Friday, May 11, 2007

Klein on Broder

Joe Klein responds to Glenn Greenwald's most recent on David Broder, and Glenn responds back. Glenn's points are good and you should read the exchange between the two. But one thing struck me about Joe Klein's comments that ties into what I write about critical review, and gives me a good opportunity to do a better job of explaining what I mean.

Klein's response "Is he saying that people like Broder and Ron Brownstein and me shouldn't talk to people outside the Beltway?" is striking in how completely it misses Greenwald's complaint. Greenwald is clearly not saying that Broder shouldn't talk to folks outside the Beltway. Glenn is constantly harping on the failure of people like Broder and Klein to understand the opinions of folks outside the Beltway. What Greenwald is clearly saying is that however much Broder and Klein try to find out what people think outside the Beltway, they are doing it very badly. They may well be trying very hard to feel the American pulse, but they are clearly failing to do so. Greenwald does think that Broder and Klein should talk with folks outside the Beltway, but that they should do it well, not badly.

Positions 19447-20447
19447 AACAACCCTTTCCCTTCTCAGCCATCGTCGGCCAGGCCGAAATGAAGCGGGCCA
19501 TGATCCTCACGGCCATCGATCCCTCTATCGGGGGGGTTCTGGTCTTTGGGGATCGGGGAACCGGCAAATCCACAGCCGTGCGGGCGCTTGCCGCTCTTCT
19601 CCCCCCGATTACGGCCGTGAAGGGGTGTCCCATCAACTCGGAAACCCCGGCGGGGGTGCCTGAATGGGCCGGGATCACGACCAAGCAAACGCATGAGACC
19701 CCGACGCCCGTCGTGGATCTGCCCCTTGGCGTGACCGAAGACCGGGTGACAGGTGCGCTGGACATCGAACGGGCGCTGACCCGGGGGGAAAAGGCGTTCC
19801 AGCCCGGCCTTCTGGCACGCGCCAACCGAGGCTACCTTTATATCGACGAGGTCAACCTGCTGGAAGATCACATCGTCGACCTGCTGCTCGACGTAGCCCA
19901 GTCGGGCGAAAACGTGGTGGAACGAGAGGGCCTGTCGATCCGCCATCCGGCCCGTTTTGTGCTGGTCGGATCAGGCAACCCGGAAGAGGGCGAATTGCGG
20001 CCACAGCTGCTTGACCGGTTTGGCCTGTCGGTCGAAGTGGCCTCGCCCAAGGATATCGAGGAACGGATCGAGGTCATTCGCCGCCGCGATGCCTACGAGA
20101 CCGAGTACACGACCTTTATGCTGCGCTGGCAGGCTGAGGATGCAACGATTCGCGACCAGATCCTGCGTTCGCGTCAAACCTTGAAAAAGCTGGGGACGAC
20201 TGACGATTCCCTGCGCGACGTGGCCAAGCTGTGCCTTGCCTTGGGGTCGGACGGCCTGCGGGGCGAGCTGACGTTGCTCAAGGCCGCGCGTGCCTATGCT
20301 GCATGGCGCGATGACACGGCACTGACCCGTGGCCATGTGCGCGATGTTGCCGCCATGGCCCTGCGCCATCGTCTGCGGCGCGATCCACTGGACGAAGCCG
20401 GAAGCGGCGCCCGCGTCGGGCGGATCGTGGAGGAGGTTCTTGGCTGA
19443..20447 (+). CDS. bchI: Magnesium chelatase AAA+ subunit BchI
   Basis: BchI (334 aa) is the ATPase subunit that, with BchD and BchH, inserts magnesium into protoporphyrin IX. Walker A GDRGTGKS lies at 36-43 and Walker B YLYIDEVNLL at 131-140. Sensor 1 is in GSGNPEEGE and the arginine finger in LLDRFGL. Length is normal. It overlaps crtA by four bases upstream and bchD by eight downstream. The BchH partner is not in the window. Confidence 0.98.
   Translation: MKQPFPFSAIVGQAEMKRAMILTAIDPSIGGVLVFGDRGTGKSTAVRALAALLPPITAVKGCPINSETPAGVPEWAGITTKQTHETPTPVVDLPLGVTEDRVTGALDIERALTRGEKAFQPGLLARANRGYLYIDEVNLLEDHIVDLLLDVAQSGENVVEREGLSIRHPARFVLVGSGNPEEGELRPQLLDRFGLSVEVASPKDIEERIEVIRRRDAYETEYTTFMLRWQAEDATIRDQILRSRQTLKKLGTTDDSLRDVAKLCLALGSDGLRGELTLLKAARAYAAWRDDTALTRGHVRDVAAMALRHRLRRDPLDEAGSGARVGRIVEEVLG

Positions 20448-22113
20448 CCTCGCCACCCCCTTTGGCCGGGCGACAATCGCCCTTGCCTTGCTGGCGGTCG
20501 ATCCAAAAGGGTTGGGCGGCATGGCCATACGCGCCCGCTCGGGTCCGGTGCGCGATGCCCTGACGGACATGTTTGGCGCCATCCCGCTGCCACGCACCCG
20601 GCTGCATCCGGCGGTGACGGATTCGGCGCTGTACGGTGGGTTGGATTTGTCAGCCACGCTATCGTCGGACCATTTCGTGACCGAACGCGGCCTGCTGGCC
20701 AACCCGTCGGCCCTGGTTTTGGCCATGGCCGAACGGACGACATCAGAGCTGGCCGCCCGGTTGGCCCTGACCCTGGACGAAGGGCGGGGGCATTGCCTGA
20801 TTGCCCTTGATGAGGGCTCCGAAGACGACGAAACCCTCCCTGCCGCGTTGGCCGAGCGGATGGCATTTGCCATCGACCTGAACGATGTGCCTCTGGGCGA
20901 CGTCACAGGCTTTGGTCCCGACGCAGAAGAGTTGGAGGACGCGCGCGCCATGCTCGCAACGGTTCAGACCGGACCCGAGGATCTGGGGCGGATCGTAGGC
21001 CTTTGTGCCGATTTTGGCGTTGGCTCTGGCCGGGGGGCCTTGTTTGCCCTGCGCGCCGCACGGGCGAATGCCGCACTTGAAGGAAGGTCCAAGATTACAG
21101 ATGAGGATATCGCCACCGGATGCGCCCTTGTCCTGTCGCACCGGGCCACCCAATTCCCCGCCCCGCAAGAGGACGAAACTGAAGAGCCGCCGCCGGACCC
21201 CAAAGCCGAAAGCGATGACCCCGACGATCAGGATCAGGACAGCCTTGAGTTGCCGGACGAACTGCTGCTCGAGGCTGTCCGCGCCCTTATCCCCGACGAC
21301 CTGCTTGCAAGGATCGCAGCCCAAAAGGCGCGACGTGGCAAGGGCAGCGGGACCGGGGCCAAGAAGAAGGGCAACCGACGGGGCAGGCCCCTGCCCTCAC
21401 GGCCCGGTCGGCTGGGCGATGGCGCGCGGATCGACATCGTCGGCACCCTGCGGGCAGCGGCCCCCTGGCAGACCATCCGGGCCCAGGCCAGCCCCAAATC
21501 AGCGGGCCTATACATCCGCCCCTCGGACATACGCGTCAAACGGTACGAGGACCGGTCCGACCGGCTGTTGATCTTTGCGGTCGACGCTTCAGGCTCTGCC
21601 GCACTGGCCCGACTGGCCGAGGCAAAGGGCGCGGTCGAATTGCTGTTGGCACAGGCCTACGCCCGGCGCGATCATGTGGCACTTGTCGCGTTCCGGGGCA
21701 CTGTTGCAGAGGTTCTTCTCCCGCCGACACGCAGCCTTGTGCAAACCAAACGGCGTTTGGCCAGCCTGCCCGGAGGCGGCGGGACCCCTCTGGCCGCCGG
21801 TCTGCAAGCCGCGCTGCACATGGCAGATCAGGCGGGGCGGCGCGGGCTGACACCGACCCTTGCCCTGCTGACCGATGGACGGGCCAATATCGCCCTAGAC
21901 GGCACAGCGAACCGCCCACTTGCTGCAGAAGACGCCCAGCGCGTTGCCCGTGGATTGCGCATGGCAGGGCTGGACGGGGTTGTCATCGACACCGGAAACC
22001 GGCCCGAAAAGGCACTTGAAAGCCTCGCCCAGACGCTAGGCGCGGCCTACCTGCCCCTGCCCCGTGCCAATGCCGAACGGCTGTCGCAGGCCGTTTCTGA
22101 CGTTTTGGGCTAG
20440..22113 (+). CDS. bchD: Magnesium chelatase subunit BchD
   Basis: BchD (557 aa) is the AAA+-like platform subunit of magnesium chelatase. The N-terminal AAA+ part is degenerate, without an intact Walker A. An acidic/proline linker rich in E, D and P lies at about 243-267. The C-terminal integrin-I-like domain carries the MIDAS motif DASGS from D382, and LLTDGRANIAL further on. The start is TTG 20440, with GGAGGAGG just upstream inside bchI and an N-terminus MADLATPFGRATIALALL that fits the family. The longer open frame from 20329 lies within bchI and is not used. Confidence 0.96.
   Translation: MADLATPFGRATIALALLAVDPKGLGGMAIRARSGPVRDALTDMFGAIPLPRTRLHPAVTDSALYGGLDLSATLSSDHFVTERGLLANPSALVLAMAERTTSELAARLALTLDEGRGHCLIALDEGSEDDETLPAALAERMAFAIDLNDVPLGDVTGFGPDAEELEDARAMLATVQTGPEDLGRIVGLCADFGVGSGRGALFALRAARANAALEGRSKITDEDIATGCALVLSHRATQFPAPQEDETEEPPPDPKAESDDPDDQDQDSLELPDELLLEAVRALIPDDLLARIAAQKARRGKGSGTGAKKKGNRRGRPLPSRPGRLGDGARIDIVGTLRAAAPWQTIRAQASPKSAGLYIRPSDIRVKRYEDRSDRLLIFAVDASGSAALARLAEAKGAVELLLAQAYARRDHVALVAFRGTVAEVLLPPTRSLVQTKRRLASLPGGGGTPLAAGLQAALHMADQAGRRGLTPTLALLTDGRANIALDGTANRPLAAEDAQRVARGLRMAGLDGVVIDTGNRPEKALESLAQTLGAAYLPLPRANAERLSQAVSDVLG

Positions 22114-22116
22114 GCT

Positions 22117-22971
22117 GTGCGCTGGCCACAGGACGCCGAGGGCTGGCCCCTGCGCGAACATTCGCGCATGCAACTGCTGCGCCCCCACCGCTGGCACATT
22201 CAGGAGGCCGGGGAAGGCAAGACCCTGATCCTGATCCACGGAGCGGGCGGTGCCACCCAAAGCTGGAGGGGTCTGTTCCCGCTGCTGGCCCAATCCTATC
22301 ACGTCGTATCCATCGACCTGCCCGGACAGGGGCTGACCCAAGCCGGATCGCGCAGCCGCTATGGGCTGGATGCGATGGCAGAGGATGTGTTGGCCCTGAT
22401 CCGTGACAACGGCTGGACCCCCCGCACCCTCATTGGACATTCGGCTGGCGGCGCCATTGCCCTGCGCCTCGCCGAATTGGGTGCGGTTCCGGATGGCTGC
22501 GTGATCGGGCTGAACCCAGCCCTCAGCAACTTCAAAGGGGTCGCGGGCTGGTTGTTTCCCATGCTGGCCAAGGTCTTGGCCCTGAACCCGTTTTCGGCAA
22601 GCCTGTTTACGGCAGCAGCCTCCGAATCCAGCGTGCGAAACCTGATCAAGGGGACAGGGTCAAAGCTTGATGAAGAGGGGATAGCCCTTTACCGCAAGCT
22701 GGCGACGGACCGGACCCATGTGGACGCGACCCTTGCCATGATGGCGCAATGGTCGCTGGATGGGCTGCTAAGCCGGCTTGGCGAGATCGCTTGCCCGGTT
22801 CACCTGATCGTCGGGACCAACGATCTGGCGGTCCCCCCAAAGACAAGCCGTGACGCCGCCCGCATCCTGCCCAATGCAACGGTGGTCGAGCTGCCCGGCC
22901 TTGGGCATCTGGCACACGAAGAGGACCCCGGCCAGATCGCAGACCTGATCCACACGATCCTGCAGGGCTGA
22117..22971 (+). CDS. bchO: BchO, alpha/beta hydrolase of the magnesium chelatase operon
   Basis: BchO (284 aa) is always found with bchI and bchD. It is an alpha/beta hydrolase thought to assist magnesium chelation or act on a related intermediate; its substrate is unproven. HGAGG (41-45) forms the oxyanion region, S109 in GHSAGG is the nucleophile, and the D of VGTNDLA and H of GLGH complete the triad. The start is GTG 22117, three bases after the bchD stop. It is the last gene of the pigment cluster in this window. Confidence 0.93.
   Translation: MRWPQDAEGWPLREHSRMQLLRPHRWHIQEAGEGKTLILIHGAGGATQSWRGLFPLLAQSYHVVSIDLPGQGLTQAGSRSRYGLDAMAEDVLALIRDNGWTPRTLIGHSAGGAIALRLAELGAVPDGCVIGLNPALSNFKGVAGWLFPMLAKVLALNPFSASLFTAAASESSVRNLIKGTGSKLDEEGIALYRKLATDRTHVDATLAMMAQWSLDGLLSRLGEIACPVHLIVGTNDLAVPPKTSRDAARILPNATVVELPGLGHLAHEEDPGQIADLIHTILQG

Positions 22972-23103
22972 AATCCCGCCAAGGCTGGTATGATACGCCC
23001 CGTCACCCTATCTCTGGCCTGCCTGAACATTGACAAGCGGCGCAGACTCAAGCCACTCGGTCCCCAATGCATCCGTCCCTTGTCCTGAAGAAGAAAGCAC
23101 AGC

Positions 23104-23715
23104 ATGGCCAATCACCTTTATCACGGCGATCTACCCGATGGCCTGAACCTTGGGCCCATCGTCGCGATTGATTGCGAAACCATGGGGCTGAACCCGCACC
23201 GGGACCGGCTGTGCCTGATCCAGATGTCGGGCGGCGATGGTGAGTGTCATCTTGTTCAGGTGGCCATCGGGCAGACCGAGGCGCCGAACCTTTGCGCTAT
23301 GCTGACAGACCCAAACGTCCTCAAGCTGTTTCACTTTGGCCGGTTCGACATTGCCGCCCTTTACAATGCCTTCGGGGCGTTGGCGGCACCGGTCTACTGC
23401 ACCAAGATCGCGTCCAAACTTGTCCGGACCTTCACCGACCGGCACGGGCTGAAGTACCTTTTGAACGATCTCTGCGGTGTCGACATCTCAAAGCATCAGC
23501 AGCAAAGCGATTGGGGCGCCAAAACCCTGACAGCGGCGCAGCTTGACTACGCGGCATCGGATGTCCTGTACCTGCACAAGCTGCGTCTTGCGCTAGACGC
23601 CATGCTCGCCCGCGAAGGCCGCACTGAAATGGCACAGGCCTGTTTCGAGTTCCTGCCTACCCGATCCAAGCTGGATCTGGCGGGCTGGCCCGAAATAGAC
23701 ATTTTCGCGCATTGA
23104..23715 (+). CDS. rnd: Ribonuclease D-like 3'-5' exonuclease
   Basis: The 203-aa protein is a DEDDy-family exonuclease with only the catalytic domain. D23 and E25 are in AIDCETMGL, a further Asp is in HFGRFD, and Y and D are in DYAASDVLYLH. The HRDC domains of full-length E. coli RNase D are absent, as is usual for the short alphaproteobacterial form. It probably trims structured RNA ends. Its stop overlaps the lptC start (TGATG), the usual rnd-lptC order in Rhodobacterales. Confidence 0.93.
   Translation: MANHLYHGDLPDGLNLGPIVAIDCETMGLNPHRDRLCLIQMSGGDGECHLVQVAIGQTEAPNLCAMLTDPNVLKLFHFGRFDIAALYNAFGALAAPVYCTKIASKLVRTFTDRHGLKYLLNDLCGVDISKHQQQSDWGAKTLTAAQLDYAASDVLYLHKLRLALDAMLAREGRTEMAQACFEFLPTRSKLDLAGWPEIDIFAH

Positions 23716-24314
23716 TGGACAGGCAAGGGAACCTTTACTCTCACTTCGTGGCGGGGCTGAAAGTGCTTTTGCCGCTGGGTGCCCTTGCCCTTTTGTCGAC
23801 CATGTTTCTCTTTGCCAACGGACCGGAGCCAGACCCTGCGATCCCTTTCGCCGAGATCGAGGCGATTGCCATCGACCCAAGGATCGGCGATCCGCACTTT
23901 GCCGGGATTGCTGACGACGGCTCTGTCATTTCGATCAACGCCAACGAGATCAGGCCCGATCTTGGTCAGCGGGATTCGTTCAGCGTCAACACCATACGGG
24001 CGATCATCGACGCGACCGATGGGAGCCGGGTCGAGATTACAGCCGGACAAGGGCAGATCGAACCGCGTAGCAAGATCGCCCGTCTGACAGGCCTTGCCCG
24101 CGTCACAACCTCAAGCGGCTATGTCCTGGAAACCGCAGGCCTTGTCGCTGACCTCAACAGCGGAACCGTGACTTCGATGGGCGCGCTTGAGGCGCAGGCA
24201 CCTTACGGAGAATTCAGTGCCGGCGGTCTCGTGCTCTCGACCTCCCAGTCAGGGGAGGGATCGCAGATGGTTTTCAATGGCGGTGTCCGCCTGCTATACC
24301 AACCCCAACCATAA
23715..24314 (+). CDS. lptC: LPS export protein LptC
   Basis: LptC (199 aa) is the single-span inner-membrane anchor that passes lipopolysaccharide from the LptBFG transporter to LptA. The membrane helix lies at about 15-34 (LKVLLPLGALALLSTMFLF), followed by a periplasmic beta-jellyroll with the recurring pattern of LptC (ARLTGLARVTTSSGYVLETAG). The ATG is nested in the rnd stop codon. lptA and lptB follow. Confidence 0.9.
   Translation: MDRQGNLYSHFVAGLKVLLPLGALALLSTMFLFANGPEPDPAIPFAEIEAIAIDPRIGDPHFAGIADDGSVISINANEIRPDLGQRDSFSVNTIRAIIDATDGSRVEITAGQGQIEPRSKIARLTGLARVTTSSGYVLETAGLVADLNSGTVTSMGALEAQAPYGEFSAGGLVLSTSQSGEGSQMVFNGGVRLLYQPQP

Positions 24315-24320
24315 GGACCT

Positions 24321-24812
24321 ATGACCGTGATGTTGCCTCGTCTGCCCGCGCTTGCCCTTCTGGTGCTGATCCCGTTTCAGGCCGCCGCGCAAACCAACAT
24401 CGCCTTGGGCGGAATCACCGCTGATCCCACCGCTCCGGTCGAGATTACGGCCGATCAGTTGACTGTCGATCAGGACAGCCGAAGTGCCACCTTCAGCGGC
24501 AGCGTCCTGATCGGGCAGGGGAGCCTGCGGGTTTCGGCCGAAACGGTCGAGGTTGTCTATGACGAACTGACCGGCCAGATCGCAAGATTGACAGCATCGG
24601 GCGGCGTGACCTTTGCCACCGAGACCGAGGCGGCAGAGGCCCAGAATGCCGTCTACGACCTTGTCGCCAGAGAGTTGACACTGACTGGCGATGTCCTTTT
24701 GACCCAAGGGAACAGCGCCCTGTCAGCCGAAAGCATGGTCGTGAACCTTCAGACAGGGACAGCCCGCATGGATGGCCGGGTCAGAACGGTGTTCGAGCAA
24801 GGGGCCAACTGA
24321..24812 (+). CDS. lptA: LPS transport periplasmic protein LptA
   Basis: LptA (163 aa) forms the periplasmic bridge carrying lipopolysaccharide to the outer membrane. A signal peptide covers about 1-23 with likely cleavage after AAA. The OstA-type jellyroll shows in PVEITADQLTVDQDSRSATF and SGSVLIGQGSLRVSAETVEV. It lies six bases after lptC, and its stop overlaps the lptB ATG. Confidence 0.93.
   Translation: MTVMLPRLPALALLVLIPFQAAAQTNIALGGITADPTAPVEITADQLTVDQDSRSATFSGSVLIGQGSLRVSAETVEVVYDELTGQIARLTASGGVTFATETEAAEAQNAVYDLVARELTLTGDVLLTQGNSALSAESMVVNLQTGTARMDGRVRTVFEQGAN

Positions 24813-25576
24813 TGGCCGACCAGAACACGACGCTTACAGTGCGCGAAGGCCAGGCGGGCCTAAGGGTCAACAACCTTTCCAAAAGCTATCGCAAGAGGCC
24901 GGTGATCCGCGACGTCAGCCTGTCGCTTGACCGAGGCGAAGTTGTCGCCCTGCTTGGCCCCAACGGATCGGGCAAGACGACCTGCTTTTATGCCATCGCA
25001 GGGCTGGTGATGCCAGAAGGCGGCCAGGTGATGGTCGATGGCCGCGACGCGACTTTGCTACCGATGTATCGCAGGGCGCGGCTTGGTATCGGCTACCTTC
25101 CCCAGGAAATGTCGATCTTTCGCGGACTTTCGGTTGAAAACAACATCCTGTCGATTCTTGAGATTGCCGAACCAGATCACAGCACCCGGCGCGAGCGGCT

But additionally, it seems to me that this is characteristic of our Beltway press corps, and much of our leadership in America. These people don't even consider the possibility that what they are doing, they are doing badly. It is simply assumed that if Broder is trying to understand the opinions of most Americans, he is doing it well. Neither Broder nor Klein seem to even consider the possibility that they are doing a poor job of what they are trying to do. But this self confidence is so ingrained that they even conclude that criticisms of what they do must be for the things they are doing not for the quality.

This ties into the very nature of critical review. To achieve true excellence in something, anything, you must keep in mind the possibility that you are doing it poorly and that there are ways to do it better. One must be constantly on the lookout for evidence that you are failing, or that you are doing the job poorly. There is thus a tension between self-confidence, which is necessary and this self-doubt which is also necessary. To let either dominate will result in failure. One of the chief characteristics of our Beltway culture is to be dominated by self-confidence to the point of abandoning any self-doubt and thus abandoning critical review. The results are at best mediocre and frequently disastrous.



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